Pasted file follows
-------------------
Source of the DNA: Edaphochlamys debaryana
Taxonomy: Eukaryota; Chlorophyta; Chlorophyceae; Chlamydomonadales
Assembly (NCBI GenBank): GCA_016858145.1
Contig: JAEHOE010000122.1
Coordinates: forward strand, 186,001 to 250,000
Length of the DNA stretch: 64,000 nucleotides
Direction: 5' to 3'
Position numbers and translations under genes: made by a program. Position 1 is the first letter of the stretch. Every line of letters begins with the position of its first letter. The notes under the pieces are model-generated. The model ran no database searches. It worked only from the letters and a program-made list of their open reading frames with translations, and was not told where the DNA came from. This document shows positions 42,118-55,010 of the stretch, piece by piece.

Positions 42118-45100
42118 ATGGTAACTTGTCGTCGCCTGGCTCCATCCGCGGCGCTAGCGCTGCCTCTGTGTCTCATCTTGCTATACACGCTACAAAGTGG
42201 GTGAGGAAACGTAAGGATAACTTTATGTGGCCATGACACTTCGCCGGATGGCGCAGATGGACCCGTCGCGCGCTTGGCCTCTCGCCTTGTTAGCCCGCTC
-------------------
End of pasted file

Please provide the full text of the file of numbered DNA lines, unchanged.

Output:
Source of the DNA: Edaphochlamys debaryana
Taxonomy: Eukaryota; Chlorophyta; Chlorophyceae; Chlamydomonadales
Assembly (NCBI GenBank): GCA_016858145.1
Contig: JAEHOE010000122.1
Coordinates: forward strand, 186,001 to 250,000
Length of the DNA stretch: 64,000 nucleotides
Direction: 5' to 3'
Position numbers and translations under genes: made by a program. Position 1 is the first letter of the stretch. Every line of letters begins with the position of its first letter. The notes under the pieces are model-generated. The model ran no database searches. It worked only from the letters and a program-made list of their open reading frames with translations, and was not told where the DNA came from. This document shows positions 42,118-55,010 of the stretch, piece by piece.

Positions 42118-45100
42118 ATGGTAACTTGTCGTCGCCTGGCTCCATCCGCGGCGCTAGCGCTGCCTCTGTGTCTCATCTTGCTATACACGCTACAAAGTGG
42201 GTGAGGAAACGTAAGGATAACTTTATGTGGCCATGACACTTCGCCGGATGGCGCAGATGGACCCGTCGCGCGCTTGGCCTCTCGCCTTGTTAGCCCGCTC